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Article
Publication date: 12 December 2019

Lina Trigos-Carrillo

The purpose of this paper is to investigate the literacy practices of the families and communities of first-generation college students in Latin America, and how community…

Abstract

Purpose

The purpose of this paper is to investigate the literacy practices of the families and communities of first-generation college students in Latin America, and how community and family literacies can inform the understanding of first-generation college students’ identity and cultural values.

Design/methodology/approach

This transnational ethnography was conducted in local communities around three public universities in Mexico, Colombia and Costa Rica. Participants included nine fist-generation college students and more than 50 people in their families and communities (i.e. relatives, parents and friends). Data gathering occurred at the university outside the formal space of the classroom, at home, and in the community. Data were interpreted through the lens of the community cultural wealth framework.

Findings

The author found that first-generation college students and their families and communities engaged in rich literacy practices that have been overlooked in policy, research, and media. It is argued that the concept literacy capital is necessary to acknowledge the critical literacy practices communities engage in. Literacy capital was manifested in these communities to preserve cultural traditions, to sponsor literacy practices and to question and resist unjust sociopolitical circumstances.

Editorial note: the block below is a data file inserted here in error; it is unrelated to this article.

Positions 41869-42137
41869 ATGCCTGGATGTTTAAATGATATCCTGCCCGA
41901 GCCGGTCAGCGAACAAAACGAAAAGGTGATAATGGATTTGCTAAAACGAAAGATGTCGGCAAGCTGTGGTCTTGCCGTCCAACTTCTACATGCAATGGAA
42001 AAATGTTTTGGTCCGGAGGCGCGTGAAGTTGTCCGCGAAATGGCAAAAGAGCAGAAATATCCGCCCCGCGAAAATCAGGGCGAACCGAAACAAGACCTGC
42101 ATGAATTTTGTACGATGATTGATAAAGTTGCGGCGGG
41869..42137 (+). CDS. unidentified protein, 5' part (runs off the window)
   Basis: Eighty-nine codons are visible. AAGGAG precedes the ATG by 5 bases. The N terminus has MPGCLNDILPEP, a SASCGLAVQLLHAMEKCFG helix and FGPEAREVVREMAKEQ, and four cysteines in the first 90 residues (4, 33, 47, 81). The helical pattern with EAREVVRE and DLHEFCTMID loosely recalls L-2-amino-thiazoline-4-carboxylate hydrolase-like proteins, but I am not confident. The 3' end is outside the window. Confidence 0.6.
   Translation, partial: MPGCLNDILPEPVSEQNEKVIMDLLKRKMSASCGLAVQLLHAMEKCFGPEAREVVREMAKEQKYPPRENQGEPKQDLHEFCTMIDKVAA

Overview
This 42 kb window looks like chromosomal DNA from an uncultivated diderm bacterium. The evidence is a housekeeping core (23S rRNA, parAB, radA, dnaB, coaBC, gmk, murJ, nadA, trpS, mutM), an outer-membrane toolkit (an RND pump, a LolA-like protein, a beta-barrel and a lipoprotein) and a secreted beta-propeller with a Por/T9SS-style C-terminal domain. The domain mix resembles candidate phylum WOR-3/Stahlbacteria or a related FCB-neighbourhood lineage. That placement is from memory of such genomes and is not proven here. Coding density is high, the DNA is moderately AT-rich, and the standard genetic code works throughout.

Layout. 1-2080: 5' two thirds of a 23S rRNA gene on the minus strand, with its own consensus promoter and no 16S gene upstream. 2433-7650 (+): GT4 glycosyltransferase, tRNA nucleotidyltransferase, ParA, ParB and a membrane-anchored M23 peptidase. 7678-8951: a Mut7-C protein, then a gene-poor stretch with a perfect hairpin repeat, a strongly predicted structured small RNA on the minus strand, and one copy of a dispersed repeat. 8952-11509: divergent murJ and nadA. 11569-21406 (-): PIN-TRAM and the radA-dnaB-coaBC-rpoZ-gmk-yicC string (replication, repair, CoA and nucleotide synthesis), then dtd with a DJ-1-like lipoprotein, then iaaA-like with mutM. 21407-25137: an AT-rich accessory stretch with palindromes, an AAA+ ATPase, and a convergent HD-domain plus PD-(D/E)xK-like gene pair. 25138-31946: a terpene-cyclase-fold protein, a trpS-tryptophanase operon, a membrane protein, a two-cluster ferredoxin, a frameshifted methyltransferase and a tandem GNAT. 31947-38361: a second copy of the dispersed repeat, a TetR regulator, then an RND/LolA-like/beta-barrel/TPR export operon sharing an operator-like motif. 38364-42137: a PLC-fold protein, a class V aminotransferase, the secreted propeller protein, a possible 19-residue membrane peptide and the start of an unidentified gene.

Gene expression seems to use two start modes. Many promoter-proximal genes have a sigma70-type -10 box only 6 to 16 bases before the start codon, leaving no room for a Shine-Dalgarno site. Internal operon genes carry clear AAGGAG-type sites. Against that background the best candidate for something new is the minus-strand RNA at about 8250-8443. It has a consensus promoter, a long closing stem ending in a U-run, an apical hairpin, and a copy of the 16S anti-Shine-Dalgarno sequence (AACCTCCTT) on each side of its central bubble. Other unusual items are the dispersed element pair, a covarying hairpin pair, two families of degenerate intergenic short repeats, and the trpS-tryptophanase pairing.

Practical implications

The findings of this study should inform a culturally sustaining pedagogy of academic literacies in higher education. Beyond asset-based approaches to academic literacies in Latin America, critical perspectives to academic literacies teaching and learning are needed that acknowledge the Latin American complexities.

Originality/value

These findings are significant because they unveiled how people in local communities were informed about the sociopolitical dynamics at the national and international scale that affected or even threatened their local culture, and how they used their literacy capital to react critically to those situations.

Details

English Teaching: Practice & Critique, vol. 19 no. 1
Type: Research Article
ISSN: 1175-8708

Keywords

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Article
Publication date: 6 April 2020

Meghan E. Barnes and Julianna Avila

Abstract

Details

English Teaching: Practice & Critique, vol. 19 no. 1
Type: Research Article
ISSN: 1175-8708

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